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Arkansas Commits to Expand Newborn Screening
Testing to Save the Lives of Hundreds of Babies
(LITTLE ROCK, AR, July 11, 2007) -- In years past Arkansas has ranked lowest in the nation for the number of conditions screened for at birth in the March of Dimes Newborn Screening Report Card to be released today. Thanks to the combined efforts of Governor Mike Beebe, the Arkansas Board of Health, the Arkansas Department of Health and advocates for expanded screening across the state, this will no longer be true. Arkansas has committed to implementing testing for 29 life-threatening, treatable conditions by July 2008 thereby moving the state’s newborn screening program to the top tier.
“This is a great victory for Arkansas and for its children," exclaimed Sherwood resident Gail Blucker when she received the news. Ten years ago her granddaughter was born with congenital adrenal hyperplasia (CAH), one of the conditions to be tested for under the expanded program. Her granddaughter nearly died before doctors correctly diagnosed her condition. Blucker and other concerned families across the state have been urging the state to dramatically expand its newborn screening program.
“Newborn screening for CAH and other devastating diseases is inexpensive, simple, and saves lives,” explains Kelly Leight, the Executive Director of CARES Foundation, Inc., a non-profit membership and advocacy organization of which Blucker is also a member. “Arkansas’ commitment will save the lives of 47 babies throughout the state every year.”
In its severest form CAH can result in life-threatening imbalances in salt and hormone levels leading to adrenal crisis and possibly death. Frequently, newborn CAH babies show no outward signs of the disorder and are sent home only to present a few weeks later for urgent medical attention at a time when they are beyond resuscitation. On the other hand, if CAH-affected children are detected before adrenal crisis, they simply are placed on proper medications and can expect to live normal, full lives. The effects of milder forms of CAH include impaired growth, infertility, and significant quality-of-life issues. A recessive genetic disorder, CAH affects males and females in equal numbers; however, its frequency varies by ethnicity. For example, the milder form affects one in 27 Ashkenazi Jews, one in 40 Hispanics, one in 53 Croatians, and one in 300 Italians.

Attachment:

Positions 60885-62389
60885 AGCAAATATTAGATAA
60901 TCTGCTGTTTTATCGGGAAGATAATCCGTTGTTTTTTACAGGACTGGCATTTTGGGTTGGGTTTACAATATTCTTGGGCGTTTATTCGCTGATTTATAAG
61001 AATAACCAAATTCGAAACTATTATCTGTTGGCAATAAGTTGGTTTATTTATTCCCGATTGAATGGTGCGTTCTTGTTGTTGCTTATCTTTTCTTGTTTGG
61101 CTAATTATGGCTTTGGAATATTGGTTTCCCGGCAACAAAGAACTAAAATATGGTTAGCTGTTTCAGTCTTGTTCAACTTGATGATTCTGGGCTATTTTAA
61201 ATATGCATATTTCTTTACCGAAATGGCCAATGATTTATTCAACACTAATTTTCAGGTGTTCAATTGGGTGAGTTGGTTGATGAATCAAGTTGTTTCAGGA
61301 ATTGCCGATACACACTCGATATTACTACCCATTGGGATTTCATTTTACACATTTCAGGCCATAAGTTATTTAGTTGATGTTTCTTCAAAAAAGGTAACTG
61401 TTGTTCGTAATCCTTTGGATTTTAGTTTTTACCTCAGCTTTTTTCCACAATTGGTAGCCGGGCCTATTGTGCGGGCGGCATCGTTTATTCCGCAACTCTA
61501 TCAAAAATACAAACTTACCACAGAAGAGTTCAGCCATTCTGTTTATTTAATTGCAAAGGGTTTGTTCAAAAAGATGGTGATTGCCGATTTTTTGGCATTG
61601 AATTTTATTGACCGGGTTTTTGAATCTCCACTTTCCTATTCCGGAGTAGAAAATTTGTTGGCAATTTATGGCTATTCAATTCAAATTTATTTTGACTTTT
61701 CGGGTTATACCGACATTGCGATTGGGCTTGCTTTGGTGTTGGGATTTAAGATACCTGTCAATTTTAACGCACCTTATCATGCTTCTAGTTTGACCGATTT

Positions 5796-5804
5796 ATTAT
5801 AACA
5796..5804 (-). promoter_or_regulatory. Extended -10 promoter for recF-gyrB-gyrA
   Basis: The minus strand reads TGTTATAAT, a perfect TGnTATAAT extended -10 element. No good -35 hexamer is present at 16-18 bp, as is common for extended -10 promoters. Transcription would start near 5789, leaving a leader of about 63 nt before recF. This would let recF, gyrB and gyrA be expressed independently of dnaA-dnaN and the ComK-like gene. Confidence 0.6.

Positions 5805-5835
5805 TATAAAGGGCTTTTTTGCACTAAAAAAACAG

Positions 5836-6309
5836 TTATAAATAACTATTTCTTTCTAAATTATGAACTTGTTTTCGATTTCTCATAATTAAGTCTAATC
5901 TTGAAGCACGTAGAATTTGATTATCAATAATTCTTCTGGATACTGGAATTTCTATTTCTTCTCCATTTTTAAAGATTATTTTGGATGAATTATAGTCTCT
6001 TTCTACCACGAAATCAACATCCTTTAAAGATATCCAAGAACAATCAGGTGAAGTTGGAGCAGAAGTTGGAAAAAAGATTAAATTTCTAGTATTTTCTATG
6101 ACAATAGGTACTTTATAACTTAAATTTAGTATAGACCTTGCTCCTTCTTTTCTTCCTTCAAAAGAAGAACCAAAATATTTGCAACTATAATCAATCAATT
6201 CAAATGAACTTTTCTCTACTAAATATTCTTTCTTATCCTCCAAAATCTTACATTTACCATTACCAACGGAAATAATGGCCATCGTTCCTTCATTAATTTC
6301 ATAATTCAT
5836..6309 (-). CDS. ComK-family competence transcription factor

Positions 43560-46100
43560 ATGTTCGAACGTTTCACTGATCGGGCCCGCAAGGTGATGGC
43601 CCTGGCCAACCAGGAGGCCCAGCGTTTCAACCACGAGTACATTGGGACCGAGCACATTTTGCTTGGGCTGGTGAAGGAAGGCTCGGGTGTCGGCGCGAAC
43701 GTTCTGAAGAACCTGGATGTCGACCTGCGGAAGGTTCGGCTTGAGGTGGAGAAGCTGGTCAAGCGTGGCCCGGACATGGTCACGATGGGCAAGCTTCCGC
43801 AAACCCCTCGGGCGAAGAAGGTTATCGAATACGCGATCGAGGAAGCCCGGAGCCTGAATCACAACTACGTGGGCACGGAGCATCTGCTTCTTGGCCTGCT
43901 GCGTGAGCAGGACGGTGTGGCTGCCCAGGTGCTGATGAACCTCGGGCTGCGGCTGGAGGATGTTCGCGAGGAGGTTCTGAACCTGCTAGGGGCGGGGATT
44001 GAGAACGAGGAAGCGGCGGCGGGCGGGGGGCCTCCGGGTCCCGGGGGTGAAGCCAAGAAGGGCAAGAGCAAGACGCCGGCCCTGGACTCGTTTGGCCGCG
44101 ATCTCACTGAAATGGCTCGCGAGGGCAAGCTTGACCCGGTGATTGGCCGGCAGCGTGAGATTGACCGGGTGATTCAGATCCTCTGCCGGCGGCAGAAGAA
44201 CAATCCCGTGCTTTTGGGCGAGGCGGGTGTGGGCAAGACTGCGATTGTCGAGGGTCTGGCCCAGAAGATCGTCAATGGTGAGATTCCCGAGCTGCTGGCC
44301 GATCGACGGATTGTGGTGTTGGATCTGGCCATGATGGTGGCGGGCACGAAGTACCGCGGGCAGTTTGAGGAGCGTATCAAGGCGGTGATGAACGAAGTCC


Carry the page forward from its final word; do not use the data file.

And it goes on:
About CARES Foundation…
CARES Foundation, Inc. is a 501(c)3 non-profit organization committed to improving the lives of families and patients affected by CAH through pro-actively advancing research for a cure, educating the public and healthcare providers about all forms of CAH, advocating for universal newborn screening, and providing support services and resources vital to the CAH community worldwide. For more information on CARES Foundation and CAH, please visit our website at http://www.caresfoundation.org or call 866-277-3737.
CARES Foundation Contact:
2414 Morris Ave., Suite 110
Union, NJ 07083
Phone: (908) 364-0272
Toll-free: (866) 227-3737
Fax: (908) 686-2019
Arkansas Families Contact: